• Zero Trust Architectures: A zero trust architecture strategy is a systematic approach to replace implicit trust with explicit trust after verification. Setting up a zero-trust architecture requires multiple technologies to address user, device, network, and cloud resource protection.
  • Zero Trust Initiatives: Initiatives are specific projects that incorporate the zero-trust philosophy, such as remote access or work from anywhere. Zero trust initiatives may also be performed for network segmentation or microsegmentation.
  • Zero Trust Technologies: The specific products and features used to turn zero trust initiatives into a reality. For example, ZTNA is a zero trust technology.

Many vendors zoom into the technology instead of starting with what you want to do at the zero-trust architecture or initiative level. But to come up with a smart strategy for anything, you should look at where you are, where you want to be, and what resources you already have at your disposal.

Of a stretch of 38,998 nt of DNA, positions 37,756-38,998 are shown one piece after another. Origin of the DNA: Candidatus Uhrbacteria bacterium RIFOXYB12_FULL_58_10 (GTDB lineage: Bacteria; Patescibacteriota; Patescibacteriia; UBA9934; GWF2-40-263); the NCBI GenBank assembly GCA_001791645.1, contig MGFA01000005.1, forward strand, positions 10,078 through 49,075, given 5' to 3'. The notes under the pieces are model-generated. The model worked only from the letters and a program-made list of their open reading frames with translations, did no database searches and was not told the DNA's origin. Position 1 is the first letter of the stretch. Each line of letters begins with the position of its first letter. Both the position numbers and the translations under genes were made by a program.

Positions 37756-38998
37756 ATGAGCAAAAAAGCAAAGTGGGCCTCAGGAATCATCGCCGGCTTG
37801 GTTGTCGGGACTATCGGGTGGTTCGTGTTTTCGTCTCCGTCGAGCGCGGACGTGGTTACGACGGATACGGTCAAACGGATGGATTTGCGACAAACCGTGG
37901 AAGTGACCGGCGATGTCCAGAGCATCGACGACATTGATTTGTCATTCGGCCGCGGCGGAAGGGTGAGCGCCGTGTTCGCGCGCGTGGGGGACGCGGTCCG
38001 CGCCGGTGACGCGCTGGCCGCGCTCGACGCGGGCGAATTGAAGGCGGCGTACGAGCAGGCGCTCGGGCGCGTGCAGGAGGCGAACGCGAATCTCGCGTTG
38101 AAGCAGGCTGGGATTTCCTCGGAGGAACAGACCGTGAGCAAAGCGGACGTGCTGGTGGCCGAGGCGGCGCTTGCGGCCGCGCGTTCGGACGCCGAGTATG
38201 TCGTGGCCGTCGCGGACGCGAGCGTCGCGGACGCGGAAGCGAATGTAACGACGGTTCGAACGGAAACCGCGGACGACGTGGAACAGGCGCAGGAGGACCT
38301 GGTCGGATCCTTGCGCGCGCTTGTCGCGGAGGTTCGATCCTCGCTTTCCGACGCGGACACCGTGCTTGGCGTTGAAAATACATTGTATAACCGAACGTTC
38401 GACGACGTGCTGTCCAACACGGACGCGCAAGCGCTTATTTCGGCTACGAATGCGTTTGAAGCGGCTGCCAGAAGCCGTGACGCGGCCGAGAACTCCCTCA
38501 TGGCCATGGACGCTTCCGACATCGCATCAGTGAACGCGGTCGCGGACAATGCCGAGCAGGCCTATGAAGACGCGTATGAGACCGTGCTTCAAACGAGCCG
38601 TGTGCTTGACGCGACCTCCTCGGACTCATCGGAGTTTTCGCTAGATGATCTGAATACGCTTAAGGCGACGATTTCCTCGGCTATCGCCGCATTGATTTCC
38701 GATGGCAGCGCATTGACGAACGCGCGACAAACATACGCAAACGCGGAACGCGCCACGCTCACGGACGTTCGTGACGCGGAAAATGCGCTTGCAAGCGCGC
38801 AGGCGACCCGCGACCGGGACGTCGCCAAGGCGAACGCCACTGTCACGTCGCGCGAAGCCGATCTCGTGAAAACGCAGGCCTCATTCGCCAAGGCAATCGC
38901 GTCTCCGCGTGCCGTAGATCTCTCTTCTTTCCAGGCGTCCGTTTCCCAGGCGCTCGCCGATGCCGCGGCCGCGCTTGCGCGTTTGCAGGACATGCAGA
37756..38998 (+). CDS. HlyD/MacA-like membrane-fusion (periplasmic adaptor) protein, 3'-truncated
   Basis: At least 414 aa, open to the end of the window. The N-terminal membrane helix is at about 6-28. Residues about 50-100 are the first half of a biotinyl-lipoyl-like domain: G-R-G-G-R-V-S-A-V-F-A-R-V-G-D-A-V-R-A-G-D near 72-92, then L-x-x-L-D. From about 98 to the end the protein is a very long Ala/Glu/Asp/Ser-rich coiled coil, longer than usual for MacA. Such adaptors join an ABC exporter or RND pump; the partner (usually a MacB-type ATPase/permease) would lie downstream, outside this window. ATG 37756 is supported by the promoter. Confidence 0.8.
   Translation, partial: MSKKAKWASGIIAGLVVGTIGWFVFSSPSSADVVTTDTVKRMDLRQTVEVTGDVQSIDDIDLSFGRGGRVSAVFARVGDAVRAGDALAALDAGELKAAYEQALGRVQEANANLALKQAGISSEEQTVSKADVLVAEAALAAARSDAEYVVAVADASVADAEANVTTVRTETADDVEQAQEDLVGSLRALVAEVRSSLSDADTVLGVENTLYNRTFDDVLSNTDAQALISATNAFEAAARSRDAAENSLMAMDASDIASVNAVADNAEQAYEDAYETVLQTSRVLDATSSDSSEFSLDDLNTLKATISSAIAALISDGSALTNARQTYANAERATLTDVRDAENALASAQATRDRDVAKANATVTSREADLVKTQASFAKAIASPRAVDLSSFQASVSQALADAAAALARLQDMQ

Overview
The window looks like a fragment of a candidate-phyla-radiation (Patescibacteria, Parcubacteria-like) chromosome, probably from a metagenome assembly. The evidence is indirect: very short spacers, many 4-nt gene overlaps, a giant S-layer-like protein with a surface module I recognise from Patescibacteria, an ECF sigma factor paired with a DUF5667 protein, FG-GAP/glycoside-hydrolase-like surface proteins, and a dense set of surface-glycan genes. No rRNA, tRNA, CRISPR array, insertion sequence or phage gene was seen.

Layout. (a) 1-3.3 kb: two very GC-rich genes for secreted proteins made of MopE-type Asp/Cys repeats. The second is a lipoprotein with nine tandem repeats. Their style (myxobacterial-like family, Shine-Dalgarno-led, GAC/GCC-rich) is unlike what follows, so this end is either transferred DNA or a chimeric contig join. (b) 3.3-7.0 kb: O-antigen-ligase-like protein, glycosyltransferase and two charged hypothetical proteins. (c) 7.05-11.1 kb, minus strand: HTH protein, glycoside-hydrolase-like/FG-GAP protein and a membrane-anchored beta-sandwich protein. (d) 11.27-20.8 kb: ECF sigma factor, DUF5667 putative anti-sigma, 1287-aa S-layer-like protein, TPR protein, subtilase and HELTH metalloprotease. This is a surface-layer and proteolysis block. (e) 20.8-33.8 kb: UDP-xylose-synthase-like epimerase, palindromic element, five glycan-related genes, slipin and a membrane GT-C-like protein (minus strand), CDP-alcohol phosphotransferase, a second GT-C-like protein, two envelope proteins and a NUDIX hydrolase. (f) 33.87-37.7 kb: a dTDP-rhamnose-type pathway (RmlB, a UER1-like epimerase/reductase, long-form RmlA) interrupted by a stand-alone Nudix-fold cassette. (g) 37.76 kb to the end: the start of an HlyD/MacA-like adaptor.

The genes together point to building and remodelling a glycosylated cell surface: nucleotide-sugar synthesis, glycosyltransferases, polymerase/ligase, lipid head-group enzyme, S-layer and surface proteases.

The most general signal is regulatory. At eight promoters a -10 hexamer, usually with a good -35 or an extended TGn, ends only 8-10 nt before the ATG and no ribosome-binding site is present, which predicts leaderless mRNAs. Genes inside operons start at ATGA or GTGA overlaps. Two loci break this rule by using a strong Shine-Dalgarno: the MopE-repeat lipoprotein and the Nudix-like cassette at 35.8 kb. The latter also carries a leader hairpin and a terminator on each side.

You have firewalls in your network now, and some cloud-only ZTNA vendors would have you believe that those firewalls are a liability. But they don't have to be. If the firewall is an integrated next-generation firewall (NGFW) with ZTNA enforcement built-in, its role can expand to control all access for everyone. Instead of just acting as an entry or exit point as it would on a traditional perimeter-based network, the NGFW becomes the control mechanism for the entire extended network, including both cloud and on-premises based applications.  Note that when I refer to a NGFW, this can be realized in a hardware appliance, a virtual machine, or even as part of a cloud-delivered FWaaS.